Toronto is two years away from hosting one of the biggest sports tournaments in the world — with an expected significant tourism boost, questions loom about how much it will cost taxpayers and what the city will actually bring in.
FIFA announced Sunday that Toronto was selected to host a total of six World Cup 2026 matches.
Toronto Mayor Olivia Chow said she was "thrilled" to hear that the city's been chosen for six games.
"With open arms, Toronto will welcome the world to experience the rich diversity and dynamism of our multicultural city," Chow said on Sunday.
Sharon Bollenbach, executive director of FIFA World Cup 2026 Toronto, said the city was expecting to host five matches but with an additional game added, it will have to go back to the drawing board to recalculate cost estimates, revenue opportunities and benefits.
"The big cherry on top is that we have the opening match for Canada on June 12," she said.
"The size and scope of this World Cup is going to be record-breaking, and what that means for Toronto is obviously more visitors, more interest in our city, and more global viewers."
While both Toronto and Vancouver are expected to see a significant uptick in tourism with a combined total of 13 matches, Moshe Lander, a senior lecturer in economics at Concordia University in Montreal, is cautioning to be wary of rosy projections.
When Toronto first pitched the games in 2018, a city report estimated the cost at between $30 million and $45 million. The expected boost to the economy also doesn't factor in the tourists who would already be filling up hotels and restaurants during the busy summer season, Lander said.
"They're already filled during the summer with tourists, and the hotels are already full and the bars and restaurants are already full," said Lander, who studies sports economics.
If soccer-loving tourists simply displace regular tourists, the economic benefit is substantially lower, he said.
Numbers don't tell full picture, expert says
There are certainly reasons to be skeptical of the projected numbers, said Marion Joppe, professor emeritus at the University of Guelph's School of Hospitality, Food and Tourism Management.
"You have to think in positives and negatives around events like this, whereas official numbers very often just give you the positives, right?"
She also said the tourism sector would already be in high demand during the summer, so the numbers don't tell the full picture.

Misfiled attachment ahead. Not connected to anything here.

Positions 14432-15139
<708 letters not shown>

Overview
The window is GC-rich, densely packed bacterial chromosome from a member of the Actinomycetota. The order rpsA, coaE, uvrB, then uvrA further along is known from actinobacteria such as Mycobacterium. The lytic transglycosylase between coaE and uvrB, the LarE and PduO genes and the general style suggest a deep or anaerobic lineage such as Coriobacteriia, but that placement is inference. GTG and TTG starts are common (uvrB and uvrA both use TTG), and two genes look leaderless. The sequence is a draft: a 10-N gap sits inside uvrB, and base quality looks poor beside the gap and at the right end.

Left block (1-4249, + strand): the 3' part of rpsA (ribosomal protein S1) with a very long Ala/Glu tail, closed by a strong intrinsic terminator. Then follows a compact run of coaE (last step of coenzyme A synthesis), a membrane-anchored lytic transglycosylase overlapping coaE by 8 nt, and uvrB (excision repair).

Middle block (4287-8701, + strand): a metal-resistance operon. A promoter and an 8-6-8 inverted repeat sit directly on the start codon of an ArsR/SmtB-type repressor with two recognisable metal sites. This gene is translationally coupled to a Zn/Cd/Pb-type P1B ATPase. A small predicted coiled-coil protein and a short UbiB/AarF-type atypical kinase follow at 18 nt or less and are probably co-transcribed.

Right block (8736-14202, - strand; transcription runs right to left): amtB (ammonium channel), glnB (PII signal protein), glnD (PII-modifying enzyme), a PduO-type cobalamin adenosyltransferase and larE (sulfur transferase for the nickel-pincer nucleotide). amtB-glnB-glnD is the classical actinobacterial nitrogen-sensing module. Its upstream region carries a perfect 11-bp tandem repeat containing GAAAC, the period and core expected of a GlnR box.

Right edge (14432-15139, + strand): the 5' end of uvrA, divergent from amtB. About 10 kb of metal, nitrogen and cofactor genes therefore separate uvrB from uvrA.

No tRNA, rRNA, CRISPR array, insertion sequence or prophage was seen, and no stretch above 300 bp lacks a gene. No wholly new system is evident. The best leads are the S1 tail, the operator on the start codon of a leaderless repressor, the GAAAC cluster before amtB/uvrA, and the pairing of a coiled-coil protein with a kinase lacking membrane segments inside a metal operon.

The attention that the games bring can lead to a long-term increase in tourism, and a general boost to a region's profile. It's part of the reason Qatar spent what's thought to be well over $200 billion on hosting the last World Cup.
But Lander questions how much of a profile boost Toronto or Vancouver could actually get from hosting the games, given their multicultural global makeup and having already hosted major international sporting events.
"There is almost no way that people don't know what Toronto is, and Vancouver of course, is in a very similar situation," said Lander. "It's not even raising the profile of these cities in a way that maybe poorer countries, or lesser known countries would get a boost."
FIFA World Cup 2026 executive director Sharon Bollenbach said Toronto hosting the opening match for Canada on June 12 is the 'big cherry on top.' (Nav Rahi/CBC)
Joppe is also skeptical of how much it will boost Canada's profile, with the three-country format not helping.
"Yes, it'll do a little bit for Canada, but because it's being played in the three countries, it's marginal," she said. "Will it generate future tourism? Maybe; maybe not."
City to keep close eye on spending: Chow
The City of Toronto said the event is expected to create 3,585 jobs, draw more than 300,000 visitors, and that Canada should see a $1.2-billion boost to GDP from the Vancouver and Toronto games combined.
The economic boost includes $393 million in GDP for Toronto, and an additional $456 million for Ontario, the city said.
The projected benefits to Toronto were up almost 30 per cent from what the city said back in mid-2022.
However, the hit to taxpayers will also run high, with Toronto estimating in 2022 that costs would be about $300 million.
Chow said the city will be keeping a close eye on spending.
"I have former councillor budget chief David Soknacki looking at the books to make sure that every penny, every dollar is spent properly and the games are coming," Chow said Monday.
A report from Canada Soccer found the FIFA Women's World Cup 2015 and the FIFA U-20 Women's World Cup 2014 supported $493.6 million in economic activity for Canada, higher than the projections of $337 million.
The initial costs for both competitions totalled $216 million, generating $249 million in net GDP with $97.6 million in tax revenues supported across the country, according to the report.
Lander said similarly that given Toronto and Vancouver's existing infrastructure, they should come out ahead economically, but the taxpayer likely won't.
There is still room to boost perceptions of Canada, said Aarij Wasti, a partner at Gowling WLG in Toronto, who previously spent more than 14 years working on the Qatar World Cup.
"Canada has a very positive image and reputation but where it lacks is, it's not seen as cutting-edge, it's not seen as leading the way," said Wasti.
"Here is a genuine opportunity to position our country on an international stage ... to further grow tourism and tourism opportunities."
He said that Canada could look at the tournament as spending, or as an investment in the future, with the potential to build on these events with more as the sporting economy globally keeps growing.